The results of this study match those of a previous study by Richardson et al., [35] which compared DFDBA and ABBX in the treatment of infrabony defects, in all respects except the gain in attachment level. In our study, the gain in attachment level was found to be more significant with the DFDBA (CD = 0.356) than with the ABBX at 5% probability level (CD = 0.346).

The difference in the mean measurements of this study and those cited above may be contributed by factors such as the differences in study designs, differences in patient populations, initial defect depth, criteria used in recording and analyzing the variable, operator's experience, and other variables.

It is important to emphasize that the data generated by this study derived from 24 weeks observations, a relatively short period of time when one considers the long term success of regenerative procedures. Hence, long-term studies are suggested to evaluate further the relative efficacy of the two grafting materials.


   Conclusion Top


Within the constraints of this study, both the materials viz. ABBX and DFDBA have shown promising results for the treatment of periodontal infrabony defects thus warranting long-term studies with a larger sample size to explore their true regenerative potential to the maximum.


   ACKNOWLEDGeMENT Top


We express special thanks to Dr. A.S. Sethi, Professor, Punjab School of Economics, Guru Nanak Dev University, Amritsar, for his help with the statistical analysis of the data and its interpretation.

 
   References Top

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2.Bowen JA, Mellonig JT, Gray JL, Towle HT. Comparison of decalcified freeze-dried bone allograft and porous particulate hydroxyapatite in human periodontal osseous defects. J Periodontol 1989;60:647-54.  Back to cited text no. 2
    
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7.Bowers GM, Chadroff B, Carnevale R, Mellonig J, Corio R, Emerson J, et al. Histologic evaluation of new attachment apparatus formation in humans. Part III. J Periodontol 1989;60:683-93.  Back to cited text no. 7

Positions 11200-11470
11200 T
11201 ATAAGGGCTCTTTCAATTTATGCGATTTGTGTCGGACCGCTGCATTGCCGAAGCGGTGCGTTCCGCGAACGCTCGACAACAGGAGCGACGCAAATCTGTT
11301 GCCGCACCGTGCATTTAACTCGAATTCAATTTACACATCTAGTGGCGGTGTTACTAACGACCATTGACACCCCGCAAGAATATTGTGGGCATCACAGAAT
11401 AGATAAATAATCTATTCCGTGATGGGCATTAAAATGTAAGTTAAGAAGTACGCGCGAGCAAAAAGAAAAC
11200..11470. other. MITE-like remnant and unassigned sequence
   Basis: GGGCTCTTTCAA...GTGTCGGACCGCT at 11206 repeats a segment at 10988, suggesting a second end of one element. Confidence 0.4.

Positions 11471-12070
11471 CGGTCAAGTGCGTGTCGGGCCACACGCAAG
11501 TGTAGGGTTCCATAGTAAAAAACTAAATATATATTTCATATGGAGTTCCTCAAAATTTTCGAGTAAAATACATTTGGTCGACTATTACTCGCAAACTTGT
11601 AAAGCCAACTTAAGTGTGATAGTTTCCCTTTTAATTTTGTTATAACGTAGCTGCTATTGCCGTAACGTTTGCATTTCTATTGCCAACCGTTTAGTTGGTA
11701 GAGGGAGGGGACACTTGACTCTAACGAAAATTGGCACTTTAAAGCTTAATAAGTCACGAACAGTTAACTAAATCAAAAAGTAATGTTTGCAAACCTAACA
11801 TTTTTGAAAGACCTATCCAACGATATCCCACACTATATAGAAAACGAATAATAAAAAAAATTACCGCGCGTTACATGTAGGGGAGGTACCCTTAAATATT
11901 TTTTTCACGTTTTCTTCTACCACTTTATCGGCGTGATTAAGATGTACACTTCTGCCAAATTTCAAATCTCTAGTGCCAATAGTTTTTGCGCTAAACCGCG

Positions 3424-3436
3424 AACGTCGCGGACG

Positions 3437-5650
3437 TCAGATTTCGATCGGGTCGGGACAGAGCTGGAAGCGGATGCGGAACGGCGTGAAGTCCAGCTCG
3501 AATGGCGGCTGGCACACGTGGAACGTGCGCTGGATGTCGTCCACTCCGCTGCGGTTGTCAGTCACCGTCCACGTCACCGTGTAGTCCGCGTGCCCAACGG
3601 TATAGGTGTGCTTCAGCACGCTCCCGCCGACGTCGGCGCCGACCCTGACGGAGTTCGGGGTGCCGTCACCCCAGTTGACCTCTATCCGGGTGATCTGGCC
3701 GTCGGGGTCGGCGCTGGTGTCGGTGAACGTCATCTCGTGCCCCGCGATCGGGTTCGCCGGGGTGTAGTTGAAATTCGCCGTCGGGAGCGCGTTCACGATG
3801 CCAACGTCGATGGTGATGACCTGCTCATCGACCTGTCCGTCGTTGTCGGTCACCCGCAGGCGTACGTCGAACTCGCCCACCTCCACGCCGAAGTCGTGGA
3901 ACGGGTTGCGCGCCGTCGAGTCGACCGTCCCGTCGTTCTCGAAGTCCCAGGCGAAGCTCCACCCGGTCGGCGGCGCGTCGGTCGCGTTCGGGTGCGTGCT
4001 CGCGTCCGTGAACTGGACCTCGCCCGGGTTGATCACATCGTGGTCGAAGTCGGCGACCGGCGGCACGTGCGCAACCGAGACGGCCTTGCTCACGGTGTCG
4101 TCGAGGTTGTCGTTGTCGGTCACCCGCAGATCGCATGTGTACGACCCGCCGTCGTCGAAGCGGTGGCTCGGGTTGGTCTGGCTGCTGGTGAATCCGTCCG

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17.Marinak KW, Mellonig JT, Towle HJ. The osteogenic potential of two human demineralized bone preparations using a xenogeneic model. J Periodontol 1989;60:12-8.  Back to cited text no. 17
    
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19.Mellonig JT, Bowers GM, Bailey RC. Comparison of bone graft materials. Part I. New bone formation with autografts and allografts determined by Strontium-85. J Periodontol 1981;52:291-6.  Back to cited text no. 19
    
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33.Pearson GE, Rosen S, Deporter DA. Preliminary observations on the usefulness of a decalcified, freeze-dried cancellous bone allograft material in periodontal surgery. J Periodontol 1981;52:55-9.  Back to cited text no. 33
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34.Oreamuno S, Lekovic V, Kenney EB, Carranza FA Jr, Takei HH, Prokic B. Comparative clinical study of porous hydroxyapatite and decalcified freeze-dried bone in human periodontal defects. J Periodontol 1990;61:399-404.  Back to cited text no. 34
    
35.Richardson CR, Mellonig JT, Brunsvold MA, McDonnell HT, Cochran DL. Clinical evaluation of Bio-Oss: A bovine-derived xenograft for the treatment of periodontal osseous defects in humans. J Clin Periodontol 1999;26:421-8.  Back to cited text no. 35
    


    Figures

  [Figure 1], [Figure 2], [Figure 3], [Figure 4], [Figure 5], [Figure 6], [Figure 7], [Figure 8], [Figure 9], [Figure 10], [Figure 11]
 
 
    Tables

  [Table 1], [Table 2], [Table 3], [Table 4], [Table 5], [Table 6], [Table 7], [Table 8], [Table 9]